“If a man is not willing to fight for his dreams, either his dreams have no big value or it’s the man who is not worth much…”
Everyone who had the luck of being at least once in Patagonia with good weather, cannot forget the sight of Mount Fitz Roy, and its amazing East face, that colors with red at dawn, and is well visible from the village of El Chalten. This wall is probably the biggest, most imposing and aesthetic in this mountain range. With its 1300m of difference in altitude from the base to the summit, Fitz Roy East face is one and a half time longer than El Capitan, steep and sustained till the 3405 meters of the summit.
The way in which this wall was climbed for the first time is part of the history of alpinism and, in my opinion, remains one of the most legendary ascents of all times.
In the late sixties and early seventies several big expeditions coming from Italy (two different teams) France and Switzerland attempted to climb the east pillar of Fitz Roy . In 1974 the Swiss came mighty close to success reaching a high point 300 meters below the summit.
In 1976 a large team of Ragni di Lecco went to Patagonia, with the goal of climbing the East pillar of Fitz Roy. After months of bad weather the most of the members of the expedition left; only Casimiro Ferrari and Vittorio Meles remained and decided to give it a last try.
The pair succeeded in the climb after 6 days spent on the wall; on the last days before reaching the summit, Casimiro Ferrari took a bad fall and broke his front teeth. He anyway decided to push on, with Meles chewing the food for him during the bivys.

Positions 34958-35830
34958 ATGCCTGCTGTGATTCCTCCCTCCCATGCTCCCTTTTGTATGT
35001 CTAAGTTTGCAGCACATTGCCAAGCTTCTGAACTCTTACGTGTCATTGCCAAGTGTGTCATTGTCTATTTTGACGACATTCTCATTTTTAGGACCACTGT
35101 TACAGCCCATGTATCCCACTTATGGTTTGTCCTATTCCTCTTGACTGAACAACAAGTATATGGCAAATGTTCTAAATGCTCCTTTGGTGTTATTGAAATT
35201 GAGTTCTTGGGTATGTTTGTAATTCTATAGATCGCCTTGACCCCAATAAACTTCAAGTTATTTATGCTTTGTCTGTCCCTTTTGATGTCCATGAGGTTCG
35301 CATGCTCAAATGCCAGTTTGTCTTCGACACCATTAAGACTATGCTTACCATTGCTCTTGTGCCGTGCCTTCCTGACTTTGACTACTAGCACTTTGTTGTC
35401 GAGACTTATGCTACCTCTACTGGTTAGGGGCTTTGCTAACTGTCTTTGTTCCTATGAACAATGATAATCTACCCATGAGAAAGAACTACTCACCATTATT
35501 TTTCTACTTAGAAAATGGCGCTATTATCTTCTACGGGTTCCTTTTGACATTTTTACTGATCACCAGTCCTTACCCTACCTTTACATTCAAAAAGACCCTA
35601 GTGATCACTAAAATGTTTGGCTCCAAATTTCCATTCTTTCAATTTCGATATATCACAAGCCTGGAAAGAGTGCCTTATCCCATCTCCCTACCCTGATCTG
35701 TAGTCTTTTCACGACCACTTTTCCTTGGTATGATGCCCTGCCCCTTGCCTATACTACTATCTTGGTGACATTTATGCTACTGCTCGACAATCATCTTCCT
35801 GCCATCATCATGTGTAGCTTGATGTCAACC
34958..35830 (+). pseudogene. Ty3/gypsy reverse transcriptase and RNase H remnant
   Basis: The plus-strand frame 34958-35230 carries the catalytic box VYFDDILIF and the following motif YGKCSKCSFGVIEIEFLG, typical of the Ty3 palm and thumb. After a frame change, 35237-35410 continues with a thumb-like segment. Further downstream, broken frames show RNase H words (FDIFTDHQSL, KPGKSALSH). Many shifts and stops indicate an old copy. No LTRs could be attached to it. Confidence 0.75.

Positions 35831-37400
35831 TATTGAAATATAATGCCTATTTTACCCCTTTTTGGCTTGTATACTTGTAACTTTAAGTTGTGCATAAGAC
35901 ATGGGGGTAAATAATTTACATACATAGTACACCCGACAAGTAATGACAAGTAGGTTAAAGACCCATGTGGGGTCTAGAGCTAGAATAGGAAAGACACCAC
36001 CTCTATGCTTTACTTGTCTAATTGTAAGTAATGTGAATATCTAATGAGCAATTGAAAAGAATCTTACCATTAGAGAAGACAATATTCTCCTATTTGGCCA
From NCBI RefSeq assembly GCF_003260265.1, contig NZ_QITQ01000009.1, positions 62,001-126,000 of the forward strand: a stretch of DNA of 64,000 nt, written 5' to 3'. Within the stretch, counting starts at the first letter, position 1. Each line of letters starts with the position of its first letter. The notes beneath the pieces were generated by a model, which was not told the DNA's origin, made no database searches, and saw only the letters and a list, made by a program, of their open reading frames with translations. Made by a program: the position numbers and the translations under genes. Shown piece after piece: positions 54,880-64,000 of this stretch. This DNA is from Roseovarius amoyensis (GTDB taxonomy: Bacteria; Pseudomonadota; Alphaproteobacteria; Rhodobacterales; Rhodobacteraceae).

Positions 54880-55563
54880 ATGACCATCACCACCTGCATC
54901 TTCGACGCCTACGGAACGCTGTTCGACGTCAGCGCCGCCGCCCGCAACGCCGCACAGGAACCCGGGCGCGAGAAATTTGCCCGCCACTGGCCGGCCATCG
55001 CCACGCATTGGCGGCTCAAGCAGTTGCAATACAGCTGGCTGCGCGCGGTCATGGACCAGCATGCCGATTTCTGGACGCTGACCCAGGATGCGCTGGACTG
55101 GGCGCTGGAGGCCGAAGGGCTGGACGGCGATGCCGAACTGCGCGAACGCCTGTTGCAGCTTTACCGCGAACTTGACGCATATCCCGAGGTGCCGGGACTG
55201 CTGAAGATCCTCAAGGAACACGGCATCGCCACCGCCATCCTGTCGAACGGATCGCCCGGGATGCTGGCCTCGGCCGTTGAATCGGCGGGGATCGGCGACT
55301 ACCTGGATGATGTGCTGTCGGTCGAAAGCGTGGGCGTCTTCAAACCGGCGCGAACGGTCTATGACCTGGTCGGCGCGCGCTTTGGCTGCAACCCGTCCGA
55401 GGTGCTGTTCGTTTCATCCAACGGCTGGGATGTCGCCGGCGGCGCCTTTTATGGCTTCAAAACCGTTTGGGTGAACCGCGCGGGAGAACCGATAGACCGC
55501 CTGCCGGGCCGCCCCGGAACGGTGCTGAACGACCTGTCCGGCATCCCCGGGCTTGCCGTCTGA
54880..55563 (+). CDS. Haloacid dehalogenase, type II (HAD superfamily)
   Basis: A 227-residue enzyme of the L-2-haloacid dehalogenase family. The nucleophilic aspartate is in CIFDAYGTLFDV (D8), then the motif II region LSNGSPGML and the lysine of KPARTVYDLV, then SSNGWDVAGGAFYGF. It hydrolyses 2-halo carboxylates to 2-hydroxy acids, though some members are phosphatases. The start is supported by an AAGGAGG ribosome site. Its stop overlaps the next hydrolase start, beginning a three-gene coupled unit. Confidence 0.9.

In February 1976 this huge wall was finally conquered thanks to the use of more than one thousand meters of ropes, countless pegs, hundreds of meters of aluminum ladders, about 50 men in total. Even though in the end, success was possible mostly thanks to the character and determination of one man: Casimiro Ferrari, “el jefe”, “el rey de la Patagonia”.
In the following years a bunch of other routes were opened on Fitz Roy East face, and lately a few strong climbers managed to repeat some of them in alpine style and free climbing (Caldwell, Favresse, Villanueva).
But still in 2016, the line by Casimiro Ferrari remains the purest and the proudest of the face, starting in the lowest point and going straight up till the summit, and incredibly, 40 years after the first ascent, was still waiting for the first repetition!
The first ones who put their hands on this route, in recent times, were probably Nico Favresse and Sean Villanueva, during their free alpine style ascent of El Corazon (with variation) in 2012. They noticed a copious amount of aluminum ladders and old gear used by the first ascenders and now abandoned on the wall, which were currently hindering the progression.
In January 2014, while searching for new big projects in Patagonia, a smashing idea came to my mind.
Why not to try to repeat the 1976 route, clean it from the abandoned gear and free climb it!?!
After climbing Torre Egger West face in 2013, I was now looking forward to tackle another new, big challenge at my personal limit. Since I saw this wall for the first time I dreamed of climbing it and now I had found also of the way in which I wanted to climb it.
My goal was also to show to everyone that Ragni di Lecco are still doing world class alpinism like 40 years ago, with a renewed style and philosophy, but with the same spirit, passion and determination that Casimiro taught us.